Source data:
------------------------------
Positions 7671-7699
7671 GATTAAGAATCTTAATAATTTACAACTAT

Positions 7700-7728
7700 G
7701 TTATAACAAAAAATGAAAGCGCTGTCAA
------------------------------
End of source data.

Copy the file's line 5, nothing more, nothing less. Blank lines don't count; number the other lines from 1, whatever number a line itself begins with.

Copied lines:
7701 TTATAACAAAAAATGAAAGCGCTGTCAA